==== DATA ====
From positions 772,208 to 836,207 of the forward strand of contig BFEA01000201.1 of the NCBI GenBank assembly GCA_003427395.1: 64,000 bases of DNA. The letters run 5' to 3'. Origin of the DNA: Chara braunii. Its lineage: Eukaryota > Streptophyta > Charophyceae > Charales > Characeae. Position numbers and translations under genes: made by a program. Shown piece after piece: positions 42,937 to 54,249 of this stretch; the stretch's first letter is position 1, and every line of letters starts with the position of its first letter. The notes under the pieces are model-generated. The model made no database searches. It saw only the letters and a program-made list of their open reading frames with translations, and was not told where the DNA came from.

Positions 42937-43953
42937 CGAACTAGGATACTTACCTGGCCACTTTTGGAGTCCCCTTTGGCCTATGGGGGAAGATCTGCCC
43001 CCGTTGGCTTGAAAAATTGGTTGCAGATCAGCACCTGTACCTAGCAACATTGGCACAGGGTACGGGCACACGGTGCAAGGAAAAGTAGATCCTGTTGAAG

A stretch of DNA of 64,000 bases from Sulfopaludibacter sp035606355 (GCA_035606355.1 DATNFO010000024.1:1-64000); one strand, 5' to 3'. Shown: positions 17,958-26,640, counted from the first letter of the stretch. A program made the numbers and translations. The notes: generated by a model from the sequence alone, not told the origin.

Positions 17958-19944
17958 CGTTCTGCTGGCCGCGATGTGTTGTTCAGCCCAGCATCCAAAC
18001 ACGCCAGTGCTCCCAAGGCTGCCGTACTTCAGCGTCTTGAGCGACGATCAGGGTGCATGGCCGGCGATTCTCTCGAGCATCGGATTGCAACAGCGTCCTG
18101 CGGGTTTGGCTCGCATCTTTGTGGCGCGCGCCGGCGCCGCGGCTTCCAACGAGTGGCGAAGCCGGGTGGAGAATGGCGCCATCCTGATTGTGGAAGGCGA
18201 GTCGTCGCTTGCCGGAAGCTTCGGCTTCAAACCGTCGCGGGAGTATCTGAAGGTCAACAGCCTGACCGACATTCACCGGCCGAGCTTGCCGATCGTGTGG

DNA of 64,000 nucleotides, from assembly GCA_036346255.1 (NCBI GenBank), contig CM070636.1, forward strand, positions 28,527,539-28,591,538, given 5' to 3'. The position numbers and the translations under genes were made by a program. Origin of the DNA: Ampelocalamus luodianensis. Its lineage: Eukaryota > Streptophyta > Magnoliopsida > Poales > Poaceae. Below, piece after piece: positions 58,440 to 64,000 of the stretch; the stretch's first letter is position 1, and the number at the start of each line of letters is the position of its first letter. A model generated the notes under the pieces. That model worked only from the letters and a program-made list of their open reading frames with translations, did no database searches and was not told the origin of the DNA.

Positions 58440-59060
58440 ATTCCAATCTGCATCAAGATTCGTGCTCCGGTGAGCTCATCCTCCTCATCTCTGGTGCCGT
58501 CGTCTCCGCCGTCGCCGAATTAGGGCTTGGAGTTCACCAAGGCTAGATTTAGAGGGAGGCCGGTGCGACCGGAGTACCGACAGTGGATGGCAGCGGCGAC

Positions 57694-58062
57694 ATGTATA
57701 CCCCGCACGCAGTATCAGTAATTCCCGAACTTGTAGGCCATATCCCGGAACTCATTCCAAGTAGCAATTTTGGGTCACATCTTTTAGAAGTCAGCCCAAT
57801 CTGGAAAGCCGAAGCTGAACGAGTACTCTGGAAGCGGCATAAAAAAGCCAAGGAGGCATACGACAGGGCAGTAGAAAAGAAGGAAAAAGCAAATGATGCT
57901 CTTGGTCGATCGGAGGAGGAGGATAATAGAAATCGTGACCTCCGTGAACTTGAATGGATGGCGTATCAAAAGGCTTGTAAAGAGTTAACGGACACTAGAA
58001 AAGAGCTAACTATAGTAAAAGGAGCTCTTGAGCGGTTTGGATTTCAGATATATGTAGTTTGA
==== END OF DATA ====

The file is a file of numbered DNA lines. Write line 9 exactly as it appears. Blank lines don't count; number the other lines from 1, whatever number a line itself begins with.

18101 CGGGTTTGGCTCGCATCTTTGTGGCGCGCGCCGGCGCCGCGGCTTCCAACGAGTGGCGAAGCCGGGTGGAGAATGGCGCCATCCTGATTGTGGAAGGCGA